House passes bill altering wording of sex crimes against children

The bill is sponsored by Rep. Sarah Vance, R-Homer

JUNEAU — The Alaska House of Representatives last week passed a bill changing the way sex crimes against children are worded in state law.

The bill replaces uses of the term “child pornography” with “child sexual abuse material” in all instances it appears in Alaska Statute. It’s sponsored by Rep. Sarah Vance, a Republican from Homer, and now heads to the Senate for consideration.

In bringing the bill forward, Vance said last week that Alaska Statute should differentiate between illegal child pornography and legal adult pornography.

“The reality is that pornography exists and it is recognized as a legal adult industry,” Vance said. “However, what we’re addressing here is a crime — a malicious crime that inflicts harm on children and robs them of their innocence. It’s crucial to distinguish this criminal activity … from the broader category of pornography.”

Among the groups that have backed the bill are Community United for Safety and Protection, the Child Rescue Coalition and the Alaska Network on Domestic Violence and Sexual Assault.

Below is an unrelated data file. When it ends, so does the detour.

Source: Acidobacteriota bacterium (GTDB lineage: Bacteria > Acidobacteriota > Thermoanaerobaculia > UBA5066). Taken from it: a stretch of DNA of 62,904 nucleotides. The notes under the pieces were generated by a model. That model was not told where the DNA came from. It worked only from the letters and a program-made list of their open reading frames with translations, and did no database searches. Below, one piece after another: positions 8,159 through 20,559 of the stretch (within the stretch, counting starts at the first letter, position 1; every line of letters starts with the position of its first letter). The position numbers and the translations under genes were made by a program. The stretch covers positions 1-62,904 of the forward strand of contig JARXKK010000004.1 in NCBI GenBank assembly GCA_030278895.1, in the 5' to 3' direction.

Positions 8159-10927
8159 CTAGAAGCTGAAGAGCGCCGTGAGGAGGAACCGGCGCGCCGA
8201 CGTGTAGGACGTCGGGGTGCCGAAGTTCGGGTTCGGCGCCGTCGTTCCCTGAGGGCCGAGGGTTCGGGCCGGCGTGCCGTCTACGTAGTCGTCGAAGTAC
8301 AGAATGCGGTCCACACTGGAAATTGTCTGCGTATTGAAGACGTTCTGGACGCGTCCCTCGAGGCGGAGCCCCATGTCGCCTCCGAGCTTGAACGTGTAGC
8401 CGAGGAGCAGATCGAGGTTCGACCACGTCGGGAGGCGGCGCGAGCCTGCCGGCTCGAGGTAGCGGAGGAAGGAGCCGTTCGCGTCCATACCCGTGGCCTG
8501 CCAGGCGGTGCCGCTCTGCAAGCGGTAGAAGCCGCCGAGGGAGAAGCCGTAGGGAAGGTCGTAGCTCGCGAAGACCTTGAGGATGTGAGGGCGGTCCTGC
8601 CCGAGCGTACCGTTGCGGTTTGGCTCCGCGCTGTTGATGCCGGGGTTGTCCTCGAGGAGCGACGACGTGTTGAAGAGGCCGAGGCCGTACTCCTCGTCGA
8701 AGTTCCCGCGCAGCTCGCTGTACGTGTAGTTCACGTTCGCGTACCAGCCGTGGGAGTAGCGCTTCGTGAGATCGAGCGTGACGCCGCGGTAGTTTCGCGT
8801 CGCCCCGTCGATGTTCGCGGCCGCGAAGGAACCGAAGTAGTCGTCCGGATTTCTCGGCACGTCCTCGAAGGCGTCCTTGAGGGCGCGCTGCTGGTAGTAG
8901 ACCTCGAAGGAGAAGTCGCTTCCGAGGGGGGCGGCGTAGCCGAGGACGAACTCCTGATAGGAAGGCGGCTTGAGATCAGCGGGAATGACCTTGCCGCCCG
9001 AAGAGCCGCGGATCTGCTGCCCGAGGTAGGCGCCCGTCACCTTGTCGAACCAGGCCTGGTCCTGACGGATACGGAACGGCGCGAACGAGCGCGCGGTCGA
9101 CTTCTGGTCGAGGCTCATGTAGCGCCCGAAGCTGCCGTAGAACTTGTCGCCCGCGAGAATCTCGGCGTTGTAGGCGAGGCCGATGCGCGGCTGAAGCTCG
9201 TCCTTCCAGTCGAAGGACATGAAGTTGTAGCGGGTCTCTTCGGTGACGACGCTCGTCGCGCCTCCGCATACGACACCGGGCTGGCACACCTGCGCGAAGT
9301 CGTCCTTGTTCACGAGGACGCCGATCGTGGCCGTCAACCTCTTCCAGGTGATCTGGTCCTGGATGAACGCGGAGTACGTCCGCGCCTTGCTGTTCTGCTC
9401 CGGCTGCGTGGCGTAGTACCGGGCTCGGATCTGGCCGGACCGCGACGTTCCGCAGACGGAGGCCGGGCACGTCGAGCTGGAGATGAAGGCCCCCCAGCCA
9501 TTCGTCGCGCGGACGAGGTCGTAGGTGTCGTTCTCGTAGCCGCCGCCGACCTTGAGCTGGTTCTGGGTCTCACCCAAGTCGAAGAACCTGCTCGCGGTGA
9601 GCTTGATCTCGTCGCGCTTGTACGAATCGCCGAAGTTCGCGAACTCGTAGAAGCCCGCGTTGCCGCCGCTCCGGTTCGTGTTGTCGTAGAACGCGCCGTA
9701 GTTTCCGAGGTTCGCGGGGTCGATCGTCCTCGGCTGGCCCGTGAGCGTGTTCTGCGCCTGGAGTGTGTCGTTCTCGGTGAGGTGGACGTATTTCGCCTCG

In a letter explaining its support for the bill, the Child Rescue Coalition said the problem is more than wording. The phrase “child pornography,” the group says, is misleading and suggests the act is consensual. Changing the language recognizes the gravity of the crime and moves statute toward more accurate language that puts victims first.

“Child sexual abuse is a heinous crime that inflicts lasting trauma on its victims,” the group’s letter says. “The terminology used to describe such offenses is not merely a matter of semantics but plays a crucial role in shaping public perception and legal frameworks.”

Anchorage Democrat Cliff Groh was one of multiple lawmakers to speak in support of the bill on the House floor Wednesday.

“As a former prosecutor trying these cases, in both urban and rural Alaska, I support this legislation,” Groh said.

Lawmakers overwhelmingly supported the bill and passed it by a vote of 39-1. The only vote in opposition came from Wasilla Republican David Eastman.

If signed into law, the new language would mean that people who would have previously faced charges associated with child pornography would now face charges associated with child sexual abuse material.

Reach reporter Ashlyn O’Hara at

This reporting from the State Capitol was made possible by the Alaska Center for Excellence in Journalism’s Legislative Reporter Exchange. Alaska news outlets, please contact Erin Thompson at to republish this story.